axialtomography (IR CAT) scan, a nondestructive evaluation
method that is able to detect holes and cavities inside a body
by scanning the surface temperature of the body. Today,
regular and irregularshaped holes in regularshaped bodies
23
can be detected [4353]. Extension to irregularshaped bodies
has also been tested by means of a boundary element method
[49]. It is noted that these works will be used as basis for
the development of the experimentation in this study. A
description of these methods will be given later; they are not
repeated here.
CHAPTER 3
ANALYSIS
Three analyses will be presented in this chapter and they
are related to (i) the theoretical prediction of the
convective heat transfer coefficient for free convection from
smooth horizontal cylinders, (ii) the evaluation of the
radiative flux from a cylindrical surface in the presence of
mirrors, and (iii) the evaluation of the heat flux in the
solid wall by the boundary element method. Here the first
analysis is important in the establishment of a benchmark so
that the present study for rough surfaces can be compared for
roughness effect. In this regard, Koh and Price's analysis
[21] will be used because the surface temperature in this
analysis can be varied as an even function of the angle theta.
There are two adjustable constants in this function, and as
long as these constants are found by curve fitting the surface
temperature, the convective coefficient can be predicted.
Their analysis is superior to that of Lin and Chern [22] in
which the results are limited to two fixed values of the
constants.
The second analysis is motivated by the fact that, in the
present experimentation, the infrared scanner will be used to
measure temperature. The infrared scanner is cooled by liquid
25
nitrogen and cannot be moved freely. Mirrors are thus used
over places where the scanner cannot view them directly. For
the free convection experiment to be performed in this study,
the flow is buoyancy driven and of low speed. The radiation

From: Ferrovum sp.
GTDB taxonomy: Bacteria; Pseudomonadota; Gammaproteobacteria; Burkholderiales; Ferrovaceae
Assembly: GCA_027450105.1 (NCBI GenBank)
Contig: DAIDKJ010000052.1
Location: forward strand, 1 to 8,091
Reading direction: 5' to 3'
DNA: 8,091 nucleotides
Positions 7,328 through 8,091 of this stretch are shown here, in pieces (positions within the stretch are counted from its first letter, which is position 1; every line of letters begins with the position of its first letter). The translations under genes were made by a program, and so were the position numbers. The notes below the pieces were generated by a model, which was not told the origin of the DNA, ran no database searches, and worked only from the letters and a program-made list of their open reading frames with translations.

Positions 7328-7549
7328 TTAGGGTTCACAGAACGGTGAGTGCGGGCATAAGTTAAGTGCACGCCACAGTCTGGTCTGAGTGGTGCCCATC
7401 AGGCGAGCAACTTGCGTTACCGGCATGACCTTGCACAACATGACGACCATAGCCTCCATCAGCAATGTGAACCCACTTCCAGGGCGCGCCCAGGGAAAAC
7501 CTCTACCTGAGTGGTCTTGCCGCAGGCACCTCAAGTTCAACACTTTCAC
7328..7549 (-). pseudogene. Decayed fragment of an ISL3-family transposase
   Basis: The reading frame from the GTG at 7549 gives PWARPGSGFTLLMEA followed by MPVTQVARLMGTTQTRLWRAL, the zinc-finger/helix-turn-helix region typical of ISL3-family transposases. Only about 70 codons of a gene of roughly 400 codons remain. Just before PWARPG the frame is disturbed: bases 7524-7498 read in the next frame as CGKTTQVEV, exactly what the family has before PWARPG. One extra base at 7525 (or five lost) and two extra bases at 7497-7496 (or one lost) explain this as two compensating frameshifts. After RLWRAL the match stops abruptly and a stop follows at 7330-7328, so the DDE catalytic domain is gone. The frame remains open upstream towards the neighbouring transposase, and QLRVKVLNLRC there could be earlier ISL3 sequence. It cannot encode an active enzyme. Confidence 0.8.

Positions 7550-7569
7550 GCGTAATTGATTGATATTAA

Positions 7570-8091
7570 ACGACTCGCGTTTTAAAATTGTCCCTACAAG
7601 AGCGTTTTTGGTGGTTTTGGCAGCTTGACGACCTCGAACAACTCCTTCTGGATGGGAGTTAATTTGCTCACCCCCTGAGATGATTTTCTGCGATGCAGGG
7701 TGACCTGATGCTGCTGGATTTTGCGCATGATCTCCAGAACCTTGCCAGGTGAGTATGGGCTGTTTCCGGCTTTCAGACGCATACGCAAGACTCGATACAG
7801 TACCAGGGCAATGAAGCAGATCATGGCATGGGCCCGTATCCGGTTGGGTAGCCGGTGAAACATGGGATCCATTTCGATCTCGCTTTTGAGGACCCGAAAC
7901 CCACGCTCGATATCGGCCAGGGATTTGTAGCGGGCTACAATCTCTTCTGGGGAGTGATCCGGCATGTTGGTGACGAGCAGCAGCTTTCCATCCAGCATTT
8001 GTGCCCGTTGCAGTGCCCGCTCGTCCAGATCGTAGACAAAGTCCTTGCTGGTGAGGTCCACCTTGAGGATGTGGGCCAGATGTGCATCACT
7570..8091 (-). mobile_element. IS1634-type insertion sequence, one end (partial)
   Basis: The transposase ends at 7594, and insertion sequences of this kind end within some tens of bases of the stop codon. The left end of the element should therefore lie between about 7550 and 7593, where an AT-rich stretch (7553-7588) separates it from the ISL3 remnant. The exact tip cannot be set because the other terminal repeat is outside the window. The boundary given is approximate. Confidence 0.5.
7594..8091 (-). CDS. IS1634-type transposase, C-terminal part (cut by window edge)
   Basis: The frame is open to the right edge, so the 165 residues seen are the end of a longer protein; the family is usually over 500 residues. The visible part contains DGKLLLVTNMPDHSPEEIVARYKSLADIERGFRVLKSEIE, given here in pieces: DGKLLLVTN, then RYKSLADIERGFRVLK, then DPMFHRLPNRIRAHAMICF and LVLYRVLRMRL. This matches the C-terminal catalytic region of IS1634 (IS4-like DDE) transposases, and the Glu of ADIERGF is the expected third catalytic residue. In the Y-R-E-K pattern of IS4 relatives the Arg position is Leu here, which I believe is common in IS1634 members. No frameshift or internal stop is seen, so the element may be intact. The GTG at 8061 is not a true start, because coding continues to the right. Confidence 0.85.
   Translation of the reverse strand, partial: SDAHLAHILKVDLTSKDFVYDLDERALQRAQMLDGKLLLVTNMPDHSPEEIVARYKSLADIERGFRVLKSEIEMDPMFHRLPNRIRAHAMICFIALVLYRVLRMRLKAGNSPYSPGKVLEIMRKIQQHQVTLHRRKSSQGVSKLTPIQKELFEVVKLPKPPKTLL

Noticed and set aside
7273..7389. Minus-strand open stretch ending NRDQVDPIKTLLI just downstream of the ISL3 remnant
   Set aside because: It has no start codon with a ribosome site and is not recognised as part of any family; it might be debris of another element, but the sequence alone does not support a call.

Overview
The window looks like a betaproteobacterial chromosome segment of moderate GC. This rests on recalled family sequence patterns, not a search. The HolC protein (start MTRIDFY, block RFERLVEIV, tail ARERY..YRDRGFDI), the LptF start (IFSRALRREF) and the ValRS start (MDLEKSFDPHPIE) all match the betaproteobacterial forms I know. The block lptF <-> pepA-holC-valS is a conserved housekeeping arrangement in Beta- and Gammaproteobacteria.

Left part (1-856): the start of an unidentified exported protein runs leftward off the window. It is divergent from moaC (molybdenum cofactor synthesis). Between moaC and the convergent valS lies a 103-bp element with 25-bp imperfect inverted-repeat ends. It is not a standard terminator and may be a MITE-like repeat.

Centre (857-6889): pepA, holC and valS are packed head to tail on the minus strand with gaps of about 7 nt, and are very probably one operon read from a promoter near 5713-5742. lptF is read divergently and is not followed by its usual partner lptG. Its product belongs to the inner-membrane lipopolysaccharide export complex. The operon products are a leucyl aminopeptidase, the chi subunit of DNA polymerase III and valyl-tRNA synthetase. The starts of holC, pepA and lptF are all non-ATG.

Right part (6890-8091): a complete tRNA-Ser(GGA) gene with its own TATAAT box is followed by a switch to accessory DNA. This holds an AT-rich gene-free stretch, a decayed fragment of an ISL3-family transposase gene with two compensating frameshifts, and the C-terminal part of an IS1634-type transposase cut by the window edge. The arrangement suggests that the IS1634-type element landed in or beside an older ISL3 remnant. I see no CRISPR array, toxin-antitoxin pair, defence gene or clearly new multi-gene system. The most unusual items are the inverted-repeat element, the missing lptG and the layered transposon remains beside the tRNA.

effect is important and cannot be ignored. Inclusion of the
mirrors in the analysis will enhance the overall accuracy in
the study.
The third analysis involves the evaluation of the heat
flux based on the scanned surface temperature data. In this
effort, the boundary element method will be used. For the
sake of completeness in this dissertation, this method will be
described briefly and all relevant equations provided so that
the computation can be implemented by means of a computer.
3.1 Prediction of Convective Coefficient for Smooth
Cylinders
Free convection analysis differs from a forced convection
analysis in the inclusion of the body force term in the
momentum equation. Since the flow is buoyancy driven in the
free convection, the momentum equation is coupled with the
energy equationa characteristic that makes the solution of
the free convection problem more difficult than a forced
convection problem.
For free convection over a horizontal cylinder as the one
of interest in this study, the buoyancy force can be divided
into two components: one in the tangential direction and the
other in the normal direction. For a heated cylinder in a
26
cold environment, the flow starts at the lower stagnation
point, which is located at the bottommost point on the
cylinder; see Figure 31. Then the streamwise direction is
always along the surface, with the point of origin being at
the stagnation point; the streamwise coordinate is marked with
x. As expected, the crosswise direction is perpendicular to
and pointed away from the surface, which is marked with y in
the figure. Because of the continuous change of the inclusion
angle that is located between the direction of the buoyancy
force and the surface tangent (angle y in figure), when the
flow moves downstream over the cylinder, the normal component
of the buoyancy force is first directed toward the surface for
8 from 0 to 900 and later away from the surface for 0 from 900
to 1800. It has been established that the angle y is taken to
be positive if it is located above the surface and negative if
located below the surface for the heated cylinder as shown in
the figure.
It is possible to use the same analysis developed in this
section to study the convection of a cold cylinder in a hot
environment. In this case, the buoyancy force is pointed
downward. The stagnation point where the flow starts is now
moved to the topmost point on the cylinder. Since the
direction of the buoyancy force is now reversed (that is
downward), the angle y is taken to be negative if it is
located above the surface and positive if located below the
surface. Clearly the signs are reversed for the cold
19
eT< T
*Ts < Tu,
0=0
Bn
BtrB
I
Bt
Bn
g
Tw>Ts
Tw< TS
Figure 31.
Coordinate system for flow over a horizontal
circular cylinder.
28
cylinder. It is noted that, as long as these signs and
stagnation point locations are kept tracked and properly
assigned, flow formulation for one is applicable to the other.
In the present analysis, the hot cylinder in a cold